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Original Research: COPD |

Measurement of COPD Severity Using a Survey-Based Score: Validation in a Clinically and Physiologically Characterized Cohort

Mark D. Eisner, MD, MPH, FCCP; Theodore A. Omachi, MD, MBA; Patricia P. Katz, PhD; Edward H. Yelin, PhD; Carlos Iribarren, MD, MPH, PhD; Paul D. Blanc, MD, MSPH, FCCP
Author and Funding Information

From the Division of Occupational and Environmental Medicine (Drs Eisner and Blanc), the Division of Pulmonary and Critical Care Medicine (Drs Eisner and Blanc), Department of Medicine (Drs Eisner, Omachi, Katz, Yelin, and Blanc), and the Institute for Health Policy Studies (Drs Katz and Yelin), University of California-San Francisco, San Francisco, CA; and the Division of Research (Dr Iribarren), Kaiser Permanente Northern California, Oakland, CA.

Correspondence to: Mark D. Eisner, MD, MPH, University of California San Francisco, 505 Parnassus Ave, M-1097, San Francisco, CA 94143-0111; e-mail: mark.eisner@ucsf.edu


Funding/Support: This study was funded by the National Heart, Lung, and Blood Institute [Grant R01 HL077618], National Institutes of Health and Flight Attendants Medical Research Institute, UCSF Bland Lane Center of Excellence in Secondhand Smoke. Dr Eisner was also supported by the National Heart, Lung, and Blood Institute [K24 HL 097245].

Reproduction of this article is prohibited without written permission from the American College of Chest Physicians (www.chestpubs.org/site/misc/reprints.xhtml).


© 2010 American College of Chest Physicians


Chest. 2010;137(4):846-851. doi:10.1378/chest.09-1855
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Background:  A comprehensive survey-based COPD severity score has usefulness for epidemiologic and health outcomes research. We previously developed and validated the survey-based COPD Severity Score without using lung function or other physiologic measurements. In this study, we aimed to further validate the severity score in a different COPD cohort and using a combination of patient-reported and objective physiologic measurements.

Methods:  Using data from the Function, Living, Outcomes, and Work cohort study of COPD, we evaluated the concurrent and predictive validity of the COPD Severity Score among 1,202 subjects. The survey instrument is a 35-point score based on symptoms, medication and oxygen use, and prior hospitalization or intubation for COPD. Subjects were systemically assessed using structured telephone survey, spirometry, and 6-min walk testing.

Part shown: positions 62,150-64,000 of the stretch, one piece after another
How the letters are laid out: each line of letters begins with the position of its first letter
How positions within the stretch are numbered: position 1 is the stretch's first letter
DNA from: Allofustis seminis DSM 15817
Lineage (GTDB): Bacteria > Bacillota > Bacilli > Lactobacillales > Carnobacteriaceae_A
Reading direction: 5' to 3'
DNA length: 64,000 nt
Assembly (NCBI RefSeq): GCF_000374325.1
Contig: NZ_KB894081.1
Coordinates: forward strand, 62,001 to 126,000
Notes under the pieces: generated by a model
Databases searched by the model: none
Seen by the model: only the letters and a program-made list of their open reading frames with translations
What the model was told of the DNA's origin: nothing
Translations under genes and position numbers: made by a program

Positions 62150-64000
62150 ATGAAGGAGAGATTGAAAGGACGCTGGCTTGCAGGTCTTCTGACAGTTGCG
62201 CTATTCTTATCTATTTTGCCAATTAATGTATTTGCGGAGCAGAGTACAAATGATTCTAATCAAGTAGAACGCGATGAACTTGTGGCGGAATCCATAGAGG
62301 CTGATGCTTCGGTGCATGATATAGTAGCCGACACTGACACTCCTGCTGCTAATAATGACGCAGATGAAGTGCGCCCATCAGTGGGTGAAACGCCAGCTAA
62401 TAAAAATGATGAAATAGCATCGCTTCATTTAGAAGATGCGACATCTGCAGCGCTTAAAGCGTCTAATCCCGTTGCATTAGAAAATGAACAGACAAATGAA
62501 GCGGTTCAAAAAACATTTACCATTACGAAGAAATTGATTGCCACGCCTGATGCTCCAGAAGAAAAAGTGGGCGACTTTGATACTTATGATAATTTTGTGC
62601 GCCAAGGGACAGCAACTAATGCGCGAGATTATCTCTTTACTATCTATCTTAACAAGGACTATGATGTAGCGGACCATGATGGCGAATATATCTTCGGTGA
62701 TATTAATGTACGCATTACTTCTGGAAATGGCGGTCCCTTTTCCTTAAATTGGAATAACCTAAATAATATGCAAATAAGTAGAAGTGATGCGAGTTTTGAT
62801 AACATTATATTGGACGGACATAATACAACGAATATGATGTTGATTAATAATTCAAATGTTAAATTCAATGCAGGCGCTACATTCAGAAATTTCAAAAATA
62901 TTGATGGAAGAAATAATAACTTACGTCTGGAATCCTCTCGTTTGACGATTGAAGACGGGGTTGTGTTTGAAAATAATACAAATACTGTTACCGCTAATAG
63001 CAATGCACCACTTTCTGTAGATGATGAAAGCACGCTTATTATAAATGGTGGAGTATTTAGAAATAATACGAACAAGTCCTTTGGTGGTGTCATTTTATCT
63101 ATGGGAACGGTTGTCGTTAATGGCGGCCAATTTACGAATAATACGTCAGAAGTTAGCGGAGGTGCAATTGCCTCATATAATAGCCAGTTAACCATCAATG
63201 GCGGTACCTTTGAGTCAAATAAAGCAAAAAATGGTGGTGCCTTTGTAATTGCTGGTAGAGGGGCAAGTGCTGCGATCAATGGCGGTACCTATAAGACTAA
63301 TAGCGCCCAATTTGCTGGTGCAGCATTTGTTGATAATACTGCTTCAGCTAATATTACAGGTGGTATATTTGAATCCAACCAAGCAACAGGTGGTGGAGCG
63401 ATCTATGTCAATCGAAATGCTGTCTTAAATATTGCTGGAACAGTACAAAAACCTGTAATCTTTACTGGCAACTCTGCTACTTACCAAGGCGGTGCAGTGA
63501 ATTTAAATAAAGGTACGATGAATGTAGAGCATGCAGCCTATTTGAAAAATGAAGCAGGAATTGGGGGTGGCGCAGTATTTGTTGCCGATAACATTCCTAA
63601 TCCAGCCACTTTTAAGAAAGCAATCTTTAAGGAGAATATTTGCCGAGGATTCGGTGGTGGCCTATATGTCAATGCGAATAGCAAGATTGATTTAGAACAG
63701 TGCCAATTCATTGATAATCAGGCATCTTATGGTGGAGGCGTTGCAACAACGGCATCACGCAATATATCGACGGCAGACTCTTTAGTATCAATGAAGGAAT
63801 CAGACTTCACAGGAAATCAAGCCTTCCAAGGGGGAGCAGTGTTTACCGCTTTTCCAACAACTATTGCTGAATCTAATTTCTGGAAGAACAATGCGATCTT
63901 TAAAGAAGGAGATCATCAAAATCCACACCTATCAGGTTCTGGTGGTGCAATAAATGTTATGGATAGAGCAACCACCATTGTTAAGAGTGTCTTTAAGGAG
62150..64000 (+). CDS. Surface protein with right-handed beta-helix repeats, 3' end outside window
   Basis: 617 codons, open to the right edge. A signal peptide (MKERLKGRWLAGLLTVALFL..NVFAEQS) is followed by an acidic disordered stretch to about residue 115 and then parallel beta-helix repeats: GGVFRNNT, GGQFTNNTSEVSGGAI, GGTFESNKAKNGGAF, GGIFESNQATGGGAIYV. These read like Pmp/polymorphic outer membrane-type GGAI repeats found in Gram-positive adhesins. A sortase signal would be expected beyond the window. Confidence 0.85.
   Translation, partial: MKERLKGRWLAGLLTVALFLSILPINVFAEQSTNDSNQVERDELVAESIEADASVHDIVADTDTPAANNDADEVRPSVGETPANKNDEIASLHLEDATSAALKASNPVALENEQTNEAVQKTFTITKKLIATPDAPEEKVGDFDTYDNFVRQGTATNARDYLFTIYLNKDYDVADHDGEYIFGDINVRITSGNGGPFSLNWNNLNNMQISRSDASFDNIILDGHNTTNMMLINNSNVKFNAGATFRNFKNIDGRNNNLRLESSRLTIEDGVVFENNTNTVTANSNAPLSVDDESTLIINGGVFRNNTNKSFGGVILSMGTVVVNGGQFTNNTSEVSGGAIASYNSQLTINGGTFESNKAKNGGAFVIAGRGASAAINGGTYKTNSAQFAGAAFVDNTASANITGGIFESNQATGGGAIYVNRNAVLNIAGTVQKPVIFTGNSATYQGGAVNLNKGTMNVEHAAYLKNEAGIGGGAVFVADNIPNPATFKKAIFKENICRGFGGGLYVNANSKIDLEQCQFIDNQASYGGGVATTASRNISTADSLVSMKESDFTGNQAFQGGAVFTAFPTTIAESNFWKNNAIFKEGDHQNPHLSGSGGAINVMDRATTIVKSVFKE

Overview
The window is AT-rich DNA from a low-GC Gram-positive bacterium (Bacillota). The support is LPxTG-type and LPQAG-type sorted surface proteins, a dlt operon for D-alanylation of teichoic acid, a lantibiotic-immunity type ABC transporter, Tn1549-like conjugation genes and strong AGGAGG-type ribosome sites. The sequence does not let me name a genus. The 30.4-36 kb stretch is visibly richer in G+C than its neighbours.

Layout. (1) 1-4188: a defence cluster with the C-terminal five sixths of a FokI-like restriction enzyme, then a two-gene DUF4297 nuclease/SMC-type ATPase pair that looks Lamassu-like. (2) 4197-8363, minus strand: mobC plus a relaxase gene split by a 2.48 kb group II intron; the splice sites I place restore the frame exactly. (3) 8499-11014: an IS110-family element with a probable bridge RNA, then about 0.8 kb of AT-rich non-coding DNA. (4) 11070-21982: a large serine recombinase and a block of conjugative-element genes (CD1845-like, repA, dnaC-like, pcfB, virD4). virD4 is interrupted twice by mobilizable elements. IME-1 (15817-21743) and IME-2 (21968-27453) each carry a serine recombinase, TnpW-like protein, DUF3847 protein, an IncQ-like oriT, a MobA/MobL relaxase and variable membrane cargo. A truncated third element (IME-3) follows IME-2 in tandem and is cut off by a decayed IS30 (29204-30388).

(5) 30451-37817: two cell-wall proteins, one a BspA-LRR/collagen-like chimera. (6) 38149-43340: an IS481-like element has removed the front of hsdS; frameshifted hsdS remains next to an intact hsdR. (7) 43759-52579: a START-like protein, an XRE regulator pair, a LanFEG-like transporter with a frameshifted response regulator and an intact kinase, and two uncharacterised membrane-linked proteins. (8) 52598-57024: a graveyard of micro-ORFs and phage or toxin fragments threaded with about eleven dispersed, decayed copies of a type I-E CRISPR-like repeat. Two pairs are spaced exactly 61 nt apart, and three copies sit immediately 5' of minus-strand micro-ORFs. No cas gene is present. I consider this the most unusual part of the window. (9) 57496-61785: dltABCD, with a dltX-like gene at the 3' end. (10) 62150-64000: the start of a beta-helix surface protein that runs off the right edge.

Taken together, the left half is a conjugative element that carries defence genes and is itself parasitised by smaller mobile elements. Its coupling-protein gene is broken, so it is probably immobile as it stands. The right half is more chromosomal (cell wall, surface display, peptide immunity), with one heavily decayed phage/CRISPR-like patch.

Results:  We found evidence to support concurrent validity of the score. Higher COPD Severity Score values were associated with poorer FEV1 (r = −0.38), FEV1% predicted (r = −0.40), Body mass, Obstruction, Dyspnea, Exercise Index (r = 0.57), and distance walked in 6 min (r = −0.43) (P < .0001 in all cases). Greater COPD severity was also related to poorer generic physical health status (r = −0.49) and disease-specific health-related quality of life (r = 0.57) (P < .0001). The score also demonstrated predictive validity. It was also associated with a greater prospective risk of acute exacerbation of COPD defined as ED visits (hazard ratio [HR], 1.31; 95% CI, 1.24-1.39), hospitalizations (HR, 1.59; 95% CI, 1.44-1.75), and either measure of hospital-based care for COPD (HR, 1.34; 95% CI, 1.26-1.41) (P < .0001 in all cases).

Conclusion:  The COPD Severity Score is a valid survey-based measure of disease-specific severity, both in terms of concurrent and predictive validity. The score is a psychometrically sound instrument for use in epidemiologic and outcomes research in COPD.

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